Howard Friedman, Religion Clause
In Korte v. United States Department of Health and Human Services, (SD IL, Dec. 14, 2012), an Illinois federal district court denied a preliminary injunction sought by a for-profit construction business and its controlling shareholders in a free exercise challenge to the contraceptive coverage mandate under the Affordable Care Act. The court held that the exercise of religion is a purely personal right; corporations cannot exercise religion even though they may advance a belief system. However, the court held that because the religious and financial interests of the the individual controlling shareholders and the family-owned S corporation involved in the case are virtually indistinguishable, the shareholders satisfy the third-party standing test and can present the Free Exercise Clause and RFRA claims. Moving to the merits, the court rejected plaintiffs’ 1st Amendment claim, finding it likely that the mandate is a neutral law of general applicability that only incidentally burdens free exercise. Moving to plaintiffs’ claim under the Religious Freedom Restoration Act, the court concluded that the mandate does not create a “substantial burden” on plaintiffs’ free exercise rights:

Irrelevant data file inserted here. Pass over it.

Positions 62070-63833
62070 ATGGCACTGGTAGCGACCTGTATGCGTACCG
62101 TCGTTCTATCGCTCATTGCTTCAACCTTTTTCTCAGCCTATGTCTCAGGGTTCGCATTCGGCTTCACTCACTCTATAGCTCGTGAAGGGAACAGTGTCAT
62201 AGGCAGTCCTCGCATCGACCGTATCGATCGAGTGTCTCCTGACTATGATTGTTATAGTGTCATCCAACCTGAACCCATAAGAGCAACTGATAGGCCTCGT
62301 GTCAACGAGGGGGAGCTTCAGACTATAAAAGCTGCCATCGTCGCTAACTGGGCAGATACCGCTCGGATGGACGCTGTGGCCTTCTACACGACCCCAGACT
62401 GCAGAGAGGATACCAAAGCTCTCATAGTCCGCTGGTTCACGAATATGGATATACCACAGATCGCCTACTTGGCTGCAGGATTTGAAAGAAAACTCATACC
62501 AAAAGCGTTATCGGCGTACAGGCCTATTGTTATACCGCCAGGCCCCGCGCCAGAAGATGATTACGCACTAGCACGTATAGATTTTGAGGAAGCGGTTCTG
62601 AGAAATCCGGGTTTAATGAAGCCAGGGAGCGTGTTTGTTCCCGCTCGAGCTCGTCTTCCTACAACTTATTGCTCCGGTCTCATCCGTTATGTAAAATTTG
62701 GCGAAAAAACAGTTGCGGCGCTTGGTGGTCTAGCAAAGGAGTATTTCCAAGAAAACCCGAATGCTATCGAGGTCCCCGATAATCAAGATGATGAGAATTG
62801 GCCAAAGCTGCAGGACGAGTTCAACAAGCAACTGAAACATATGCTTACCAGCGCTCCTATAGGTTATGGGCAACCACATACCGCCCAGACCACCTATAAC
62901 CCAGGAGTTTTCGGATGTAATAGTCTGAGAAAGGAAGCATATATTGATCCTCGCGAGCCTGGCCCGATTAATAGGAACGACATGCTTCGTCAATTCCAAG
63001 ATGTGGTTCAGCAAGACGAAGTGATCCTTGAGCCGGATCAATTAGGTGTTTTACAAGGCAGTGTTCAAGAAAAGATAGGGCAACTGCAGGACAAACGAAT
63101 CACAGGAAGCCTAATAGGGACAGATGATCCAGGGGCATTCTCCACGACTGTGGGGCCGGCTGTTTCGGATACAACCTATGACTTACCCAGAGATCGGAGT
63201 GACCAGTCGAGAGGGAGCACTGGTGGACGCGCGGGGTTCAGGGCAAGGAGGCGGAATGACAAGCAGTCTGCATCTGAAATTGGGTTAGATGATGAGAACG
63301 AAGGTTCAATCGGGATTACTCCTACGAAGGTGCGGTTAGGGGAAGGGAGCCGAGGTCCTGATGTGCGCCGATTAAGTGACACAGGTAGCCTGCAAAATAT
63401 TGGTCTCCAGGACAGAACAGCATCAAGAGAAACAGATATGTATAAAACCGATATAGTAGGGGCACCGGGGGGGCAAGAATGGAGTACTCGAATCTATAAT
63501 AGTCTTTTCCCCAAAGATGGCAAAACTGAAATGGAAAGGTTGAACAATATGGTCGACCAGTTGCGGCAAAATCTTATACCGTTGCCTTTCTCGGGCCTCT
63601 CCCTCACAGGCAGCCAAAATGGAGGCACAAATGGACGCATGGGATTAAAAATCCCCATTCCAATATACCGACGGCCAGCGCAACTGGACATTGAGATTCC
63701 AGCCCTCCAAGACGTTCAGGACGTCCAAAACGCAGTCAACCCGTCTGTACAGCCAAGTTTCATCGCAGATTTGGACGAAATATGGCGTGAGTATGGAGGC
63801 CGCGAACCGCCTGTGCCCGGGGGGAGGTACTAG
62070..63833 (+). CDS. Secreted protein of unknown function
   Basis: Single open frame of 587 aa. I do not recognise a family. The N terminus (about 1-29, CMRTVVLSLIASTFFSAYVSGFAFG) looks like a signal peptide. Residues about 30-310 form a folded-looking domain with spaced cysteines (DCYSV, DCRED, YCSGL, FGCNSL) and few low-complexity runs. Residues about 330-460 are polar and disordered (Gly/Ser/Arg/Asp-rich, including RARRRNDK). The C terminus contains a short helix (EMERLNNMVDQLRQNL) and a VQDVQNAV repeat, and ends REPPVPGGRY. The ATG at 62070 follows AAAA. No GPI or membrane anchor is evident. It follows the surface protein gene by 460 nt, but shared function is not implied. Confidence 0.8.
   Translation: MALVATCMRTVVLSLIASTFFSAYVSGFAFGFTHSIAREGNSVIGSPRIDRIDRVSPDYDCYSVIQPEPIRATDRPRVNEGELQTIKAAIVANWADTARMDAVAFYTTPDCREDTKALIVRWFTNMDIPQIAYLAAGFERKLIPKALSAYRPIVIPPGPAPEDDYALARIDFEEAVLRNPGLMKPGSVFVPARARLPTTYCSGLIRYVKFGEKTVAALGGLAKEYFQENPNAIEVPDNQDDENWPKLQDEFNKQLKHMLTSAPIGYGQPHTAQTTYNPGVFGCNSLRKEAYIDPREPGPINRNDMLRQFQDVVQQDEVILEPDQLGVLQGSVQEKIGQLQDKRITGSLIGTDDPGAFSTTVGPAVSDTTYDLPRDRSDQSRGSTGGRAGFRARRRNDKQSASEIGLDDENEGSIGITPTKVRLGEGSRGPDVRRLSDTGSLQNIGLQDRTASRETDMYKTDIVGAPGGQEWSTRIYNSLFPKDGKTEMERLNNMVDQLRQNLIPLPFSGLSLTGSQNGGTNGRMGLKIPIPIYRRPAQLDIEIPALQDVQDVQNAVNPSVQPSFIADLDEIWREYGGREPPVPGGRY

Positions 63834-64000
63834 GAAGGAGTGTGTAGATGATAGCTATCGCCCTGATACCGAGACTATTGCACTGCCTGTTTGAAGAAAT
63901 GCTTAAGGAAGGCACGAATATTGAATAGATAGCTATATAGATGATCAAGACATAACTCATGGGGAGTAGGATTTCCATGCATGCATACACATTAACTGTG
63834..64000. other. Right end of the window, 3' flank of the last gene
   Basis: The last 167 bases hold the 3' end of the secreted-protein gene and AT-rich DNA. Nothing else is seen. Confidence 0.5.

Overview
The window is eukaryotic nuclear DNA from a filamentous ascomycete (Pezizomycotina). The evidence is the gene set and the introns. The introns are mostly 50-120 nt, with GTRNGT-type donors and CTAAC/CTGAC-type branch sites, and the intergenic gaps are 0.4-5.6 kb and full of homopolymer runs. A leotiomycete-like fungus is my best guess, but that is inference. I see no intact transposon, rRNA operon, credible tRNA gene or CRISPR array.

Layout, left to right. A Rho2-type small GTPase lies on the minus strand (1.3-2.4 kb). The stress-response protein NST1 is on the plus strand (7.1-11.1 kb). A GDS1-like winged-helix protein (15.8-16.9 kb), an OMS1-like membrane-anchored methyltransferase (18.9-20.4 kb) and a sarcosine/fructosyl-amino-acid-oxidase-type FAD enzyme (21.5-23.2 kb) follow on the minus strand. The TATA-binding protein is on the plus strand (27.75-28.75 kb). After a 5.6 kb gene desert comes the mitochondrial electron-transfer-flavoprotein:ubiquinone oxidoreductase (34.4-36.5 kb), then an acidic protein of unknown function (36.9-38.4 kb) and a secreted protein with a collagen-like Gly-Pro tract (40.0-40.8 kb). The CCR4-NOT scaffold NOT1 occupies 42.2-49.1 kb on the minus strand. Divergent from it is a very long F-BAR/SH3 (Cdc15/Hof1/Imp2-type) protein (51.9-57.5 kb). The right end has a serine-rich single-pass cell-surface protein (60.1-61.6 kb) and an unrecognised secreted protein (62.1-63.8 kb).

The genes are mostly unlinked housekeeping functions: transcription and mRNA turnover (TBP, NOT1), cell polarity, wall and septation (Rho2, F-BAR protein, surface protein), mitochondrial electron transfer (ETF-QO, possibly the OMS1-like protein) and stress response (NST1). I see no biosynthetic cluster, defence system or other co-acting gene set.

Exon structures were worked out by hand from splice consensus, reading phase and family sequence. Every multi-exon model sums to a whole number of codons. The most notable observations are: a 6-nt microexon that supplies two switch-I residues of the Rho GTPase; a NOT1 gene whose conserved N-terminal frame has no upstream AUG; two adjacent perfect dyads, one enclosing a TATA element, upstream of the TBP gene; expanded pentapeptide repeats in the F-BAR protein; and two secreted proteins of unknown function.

While neither dispositive nor determinative, the Court again notes the Plaintiffs’current health insurance plan covers the very preventive health services they seek to enjoin. There is a palpable inconsistency in claiming the ACA contraception mandate substantially burdens their religious beliefs while they currently maintain the same coverage in their existing pre-ACA health plan….
Any inference of support for contraception stemming from complying with the neutral and generally applicable mandate is a de minimus burden. It appears that Plaintiffs’ objection presupposes that an insured will actually use the contraception coverage. Even assuming that there is a substantial likelihood that a K&L employee will do so, at that point the connection between the government regulation and the burden upon the Kortes’ religious beliefs is too distant to constitute a substantial burden.